PAGE 16

THE DAYTON JEWISH OBSERVER • OCTOBER 2022


October JEWISH FEDERATION of GREATER DAYTON & ITS AGENCIES

Alliance Programs

Enrollment is open for the 2022-2023 school year in the JCC Early Childhood Program.

Wednesday, October 26, 2022 4:00 p.m. – 5:00 p.m. via Zoom

Come join pianist Ian Scarfe and special guest cellist James Jaffe, who will perform and discuss Beethoven's Cello Sonata. The first composer to bring the cello into a solo voice, Beethoven was one of the most dramatic and influential composers of chamber music. The duo will perform Beethoven's 3rd Cello Sonata in A Major, from the composer’s "heroic" period, and discuss details in the music, share stories of their own performances, and tell more history of the music and of Beethoven himself. Grab a warm beverage and enjoy a lovely fall afternoon concert! Contact Helen Jones at hjones@jfgd.net or 937-610-5513 for more details.

SAVE THE DATE!

JCC YOUTH THEATRE AUDITIONS CJCE, 525 Versailles Drive, Centerville 45459 Wednesday, October 19, 5:45 p.m. - 8:30 p.m. Or Sunday, October 23, 1:15 p.m. - 3:15 p.m. This year’s performance is Newsies Jr. Performances are Saturday, February 25 and Sunday, February 26, 2023 For audition sign-up, please go to our website jewishdayton.org/events. Please prepare to sing a one-minute segment of a song of your choice and bring accompanying soundtrack. Wear clothes that are comfortable for dancing. Questions? Contact JCC Program Manager Meryl Hattenbach at mhattenbach@jfgd.net or 937-401-1550.

We would love to have your child join our Early Childhood Family! Contact us at 937-610-1555 for information and registration. Limited spaces available.

Join us over the holiday break for camp fun including indoor and outdoor games, field trips, cooking and talent shows!

GRADES K-10

9:00 a.m. - 4:00 p.m. Camp hours OPTIONAL ADD ONS: 8:00 a.m. - 9:00 a.m. Rise & Shine 4:00 p.m. - 5:30 p.m. Stay & Play

December 22 - January 3 (closed Dec. 26 and Jan. 2) January 16 - MLK Day and February 20 - President's Day Session and daily rates are available Temple Beth Or, 5275 Marshall Rd. 45429 For more information contact Meryl Hattenbach at mhattenbach@jfgd.net or 937-401-1550

THE DAYTON JEWISH OBSERVER • OCTOBER 2022

PAGE 17


October JEWISH FEDERATION of GREATER DAYTON & ITS AGENCIES

Legacies, Tributes, & Memorials FEDERATION

JFS

JEWISH FAMILY SERVICES IN HONOR OF › Ruthe Meadow for receiving the Moss Creativity Award Beverly and Jeff Kantor

UNITED JEWISH CAMPAIGN IN MEMORY OF › Ray Must Ellen and Alvin Stein IN MEMORY OF › Fred Weber Susan and Joe Gruenberg FOUNDATION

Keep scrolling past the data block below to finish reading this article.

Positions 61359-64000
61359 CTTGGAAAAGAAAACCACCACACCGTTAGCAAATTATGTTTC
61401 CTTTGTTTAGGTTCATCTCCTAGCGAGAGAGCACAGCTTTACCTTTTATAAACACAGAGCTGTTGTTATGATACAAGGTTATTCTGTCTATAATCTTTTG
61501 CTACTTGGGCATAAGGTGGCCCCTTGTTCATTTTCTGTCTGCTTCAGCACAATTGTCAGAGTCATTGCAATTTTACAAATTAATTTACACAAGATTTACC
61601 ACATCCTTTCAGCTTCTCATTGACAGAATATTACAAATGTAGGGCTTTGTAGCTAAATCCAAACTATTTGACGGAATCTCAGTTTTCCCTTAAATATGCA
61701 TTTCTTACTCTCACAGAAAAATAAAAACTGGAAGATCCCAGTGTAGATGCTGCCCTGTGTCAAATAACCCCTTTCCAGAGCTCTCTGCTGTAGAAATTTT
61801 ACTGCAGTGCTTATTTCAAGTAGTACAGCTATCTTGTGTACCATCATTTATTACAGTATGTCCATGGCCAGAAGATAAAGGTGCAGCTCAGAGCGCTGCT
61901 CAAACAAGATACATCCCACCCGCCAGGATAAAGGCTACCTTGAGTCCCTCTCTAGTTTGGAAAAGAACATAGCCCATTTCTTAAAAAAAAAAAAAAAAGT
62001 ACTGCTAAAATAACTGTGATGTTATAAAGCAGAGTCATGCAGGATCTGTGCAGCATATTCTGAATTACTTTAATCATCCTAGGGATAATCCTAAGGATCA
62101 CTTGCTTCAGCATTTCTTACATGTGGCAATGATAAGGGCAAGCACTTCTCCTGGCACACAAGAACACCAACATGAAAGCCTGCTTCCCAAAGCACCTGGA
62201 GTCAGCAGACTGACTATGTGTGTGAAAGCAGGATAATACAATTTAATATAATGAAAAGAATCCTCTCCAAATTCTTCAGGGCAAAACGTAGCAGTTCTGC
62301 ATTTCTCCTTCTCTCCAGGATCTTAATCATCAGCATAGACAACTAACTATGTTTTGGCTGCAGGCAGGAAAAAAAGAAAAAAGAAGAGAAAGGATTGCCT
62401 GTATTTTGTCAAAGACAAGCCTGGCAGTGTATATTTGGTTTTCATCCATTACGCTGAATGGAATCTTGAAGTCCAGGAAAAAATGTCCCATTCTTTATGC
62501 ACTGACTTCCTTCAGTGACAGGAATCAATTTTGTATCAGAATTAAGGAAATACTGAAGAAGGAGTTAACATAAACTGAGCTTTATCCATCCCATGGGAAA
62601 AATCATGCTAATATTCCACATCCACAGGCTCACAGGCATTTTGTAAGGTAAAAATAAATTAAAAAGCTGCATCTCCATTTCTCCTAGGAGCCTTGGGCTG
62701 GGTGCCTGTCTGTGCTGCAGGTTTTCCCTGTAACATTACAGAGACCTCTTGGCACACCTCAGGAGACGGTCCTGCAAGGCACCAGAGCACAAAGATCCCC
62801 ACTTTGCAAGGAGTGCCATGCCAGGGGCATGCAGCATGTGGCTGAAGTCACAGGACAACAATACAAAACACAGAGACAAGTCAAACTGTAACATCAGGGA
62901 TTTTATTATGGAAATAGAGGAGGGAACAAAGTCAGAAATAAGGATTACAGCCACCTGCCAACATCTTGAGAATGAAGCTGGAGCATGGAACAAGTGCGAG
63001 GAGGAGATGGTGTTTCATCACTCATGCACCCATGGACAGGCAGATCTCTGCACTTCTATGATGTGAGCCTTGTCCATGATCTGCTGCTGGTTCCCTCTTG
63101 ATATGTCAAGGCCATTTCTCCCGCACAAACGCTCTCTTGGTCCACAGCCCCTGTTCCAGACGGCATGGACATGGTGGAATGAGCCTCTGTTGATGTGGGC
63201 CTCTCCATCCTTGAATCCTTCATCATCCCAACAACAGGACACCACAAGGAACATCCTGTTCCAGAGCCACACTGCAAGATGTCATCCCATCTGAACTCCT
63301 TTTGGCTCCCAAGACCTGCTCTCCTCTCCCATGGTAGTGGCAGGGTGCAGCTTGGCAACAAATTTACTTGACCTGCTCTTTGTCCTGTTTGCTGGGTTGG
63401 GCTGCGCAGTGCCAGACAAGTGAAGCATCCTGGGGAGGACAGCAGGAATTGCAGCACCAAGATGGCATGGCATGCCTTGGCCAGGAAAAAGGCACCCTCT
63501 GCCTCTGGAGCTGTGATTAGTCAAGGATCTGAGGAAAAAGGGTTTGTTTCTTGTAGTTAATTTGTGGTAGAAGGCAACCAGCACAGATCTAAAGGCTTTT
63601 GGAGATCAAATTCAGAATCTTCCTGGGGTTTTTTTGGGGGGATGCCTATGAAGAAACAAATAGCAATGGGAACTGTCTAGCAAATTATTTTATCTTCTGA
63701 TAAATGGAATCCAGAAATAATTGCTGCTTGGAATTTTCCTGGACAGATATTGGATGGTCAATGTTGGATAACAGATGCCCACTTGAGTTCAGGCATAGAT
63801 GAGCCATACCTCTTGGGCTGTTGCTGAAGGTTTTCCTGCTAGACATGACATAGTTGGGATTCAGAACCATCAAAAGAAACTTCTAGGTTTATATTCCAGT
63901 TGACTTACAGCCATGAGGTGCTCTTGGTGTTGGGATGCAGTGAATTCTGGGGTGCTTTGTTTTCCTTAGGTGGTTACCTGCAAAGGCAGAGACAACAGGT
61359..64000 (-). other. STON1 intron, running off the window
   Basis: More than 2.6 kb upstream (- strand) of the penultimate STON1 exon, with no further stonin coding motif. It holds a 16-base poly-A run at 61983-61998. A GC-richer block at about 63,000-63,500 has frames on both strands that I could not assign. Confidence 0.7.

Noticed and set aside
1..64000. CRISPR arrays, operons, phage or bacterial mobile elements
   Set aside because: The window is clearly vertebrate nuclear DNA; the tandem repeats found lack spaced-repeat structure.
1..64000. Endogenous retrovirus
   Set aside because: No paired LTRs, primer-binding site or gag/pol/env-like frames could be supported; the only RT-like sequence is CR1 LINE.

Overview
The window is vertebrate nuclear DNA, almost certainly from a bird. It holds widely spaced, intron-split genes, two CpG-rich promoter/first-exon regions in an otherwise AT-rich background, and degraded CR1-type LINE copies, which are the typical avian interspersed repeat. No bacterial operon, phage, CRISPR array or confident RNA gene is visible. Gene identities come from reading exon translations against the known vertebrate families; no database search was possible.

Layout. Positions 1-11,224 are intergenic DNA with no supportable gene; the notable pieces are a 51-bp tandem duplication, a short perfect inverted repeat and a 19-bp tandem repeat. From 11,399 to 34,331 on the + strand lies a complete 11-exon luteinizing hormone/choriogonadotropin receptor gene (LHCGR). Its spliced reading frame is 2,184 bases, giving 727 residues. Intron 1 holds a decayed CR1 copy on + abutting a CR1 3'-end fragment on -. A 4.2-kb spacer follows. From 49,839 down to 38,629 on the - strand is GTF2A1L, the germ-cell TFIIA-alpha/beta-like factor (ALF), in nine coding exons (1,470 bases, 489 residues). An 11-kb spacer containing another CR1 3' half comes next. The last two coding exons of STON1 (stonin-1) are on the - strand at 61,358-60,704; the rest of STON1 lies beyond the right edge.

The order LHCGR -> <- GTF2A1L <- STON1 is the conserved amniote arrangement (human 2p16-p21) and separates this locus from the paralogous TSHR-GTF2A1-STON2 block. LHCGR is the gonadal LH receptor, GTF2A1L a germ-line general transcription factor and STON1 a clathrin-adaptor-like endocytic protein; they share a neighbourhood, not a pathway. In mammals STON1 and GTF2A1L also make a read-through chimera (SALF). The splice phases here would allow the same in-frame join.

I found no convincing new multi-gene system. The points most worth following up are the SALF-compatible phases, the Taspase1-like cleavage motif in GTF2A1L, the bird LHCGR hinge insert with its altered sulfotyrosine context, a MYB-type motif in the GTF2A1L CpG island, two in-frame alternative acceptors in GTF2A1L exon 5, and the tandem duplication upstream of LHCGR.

LINDA RUCHMAN MEMORIAL FUND IN MEMORY OF › Robert Borns Marshall Ruchman

JEWISH FAMILY SERVICES DISCRETIONARY FUND IN MEMORY OF › Nicole Monique Frilot Cathy Gardner JEWISH FAMILY SERVICES ENDOWMENT FUND IN MEMORY OF › Debra Saidel › Richard Levinson Susan and Joe Gruenberg IN MEMORY OF › Debra Saidel › Joell Alter Margy and Otis Hurst

JCC

CAROLE RABINOWITZ CAMP FUND IN MEMORY OF › Kelly Louis’ father, Donald Bernard Rabinowitz JANE HOCHSTEIN FILM FUND IN HONOR OF › Ruthe Meadow for receiving the Moss Creativity Award Judy Schwartzman and Mike Jaffe EARLY CHILDHOOD FUND IN MEMORY OF › Sarah Pauline Hochman Cathy Gardner RESILIENCE SCHOLARSHIP FUND IN MEMORY OF › Dan Weckstein Sherry McKenney › Our son, Daniel K. Weckstein Donald and Caryl Weckstein

MEDICARE CHECK UP DAYS Learn ways to: Stay Informed. Stay Healthy. Save Money.

FRIDAY, OCTOBER 21, 2022 9:00 A.M. – 3:00 P.M.

BY APPOINTMENT ONLY Free Medicare Check Up Day with the Ohio Senior Health Insurance Information Program (OSHIIP) in partnership with Jewish Family Services at the Boonshoft Center for Jewish Culture and Education. Schedule an appointment by calling 937-610-1555. Medicare counselors from the Ohio Department of Insurance will be on hand to sit down with you individually. The Annual Medicare Enrollment Period is October 15, – December 7, 2022. Get tips on how to enroll for 2023 coverage in a Medicare prescription drug plan (Part D) and/or a Medicare health plan. See if you qualify to SAVE an average of $5,100 on your prescription drug costs. Can’t make it to the Boonshoft CJCE on October 21, 2022? See the ad on page 28 for information about all the Medicare Check Up Days in Montgomery County. PAGE 18

THE DAYTON JEWISH OBSERVER • OCTOBER 2022


CALENDAR Classes

Beth Abraham Synagogue: Sundays, beginning Oct. 23, 9 a.m.: Beginners Hebrew. Register by Oct. 7. 305 Sugar Camp Cir., Oakwood. 937-293-9520. Beth Jacob Congregation: Sundays, 2 p.m.: Conversions w. Rabbi Agar. Tuesdays, 7 p.m.: Weekly Parsha w. Rabbi Agar. Thursdays, 7 p.m.: Jewish Law w. Rabbi Agar. 7020 N. Main St., Harrison Twp. 937-2742149. Temple Beth Or: Sundays, noon: Adult Hebrew. Mon., Oct. 3, 10 a.m.: Apocryphal Study via Zoom. Thurs., Oct. 6, 7 p.m.: Chai Mitzvah via Zoom. 5275 Marshall Rd., Wash. Twp. 937435-3400. Temple Israel: Saturdays, Oct. 1, 8, 15, 22, 9:15 a.m.: Online Torah Study. Thurs., Oct. 13, 20, 27, 6 p.m.: Issues & Conflicts in Jewish Texts w. Rabbi Sofian. Tuesdays, Oct. 11, 18, 25, noon: Talmud Study in person. Sat., Oct. 29, 9:15 a.m.: Torah Study in person & online. RSVP to 937-496-0050 or info@tidayton. org. 130 Riverside Dr., Dayton.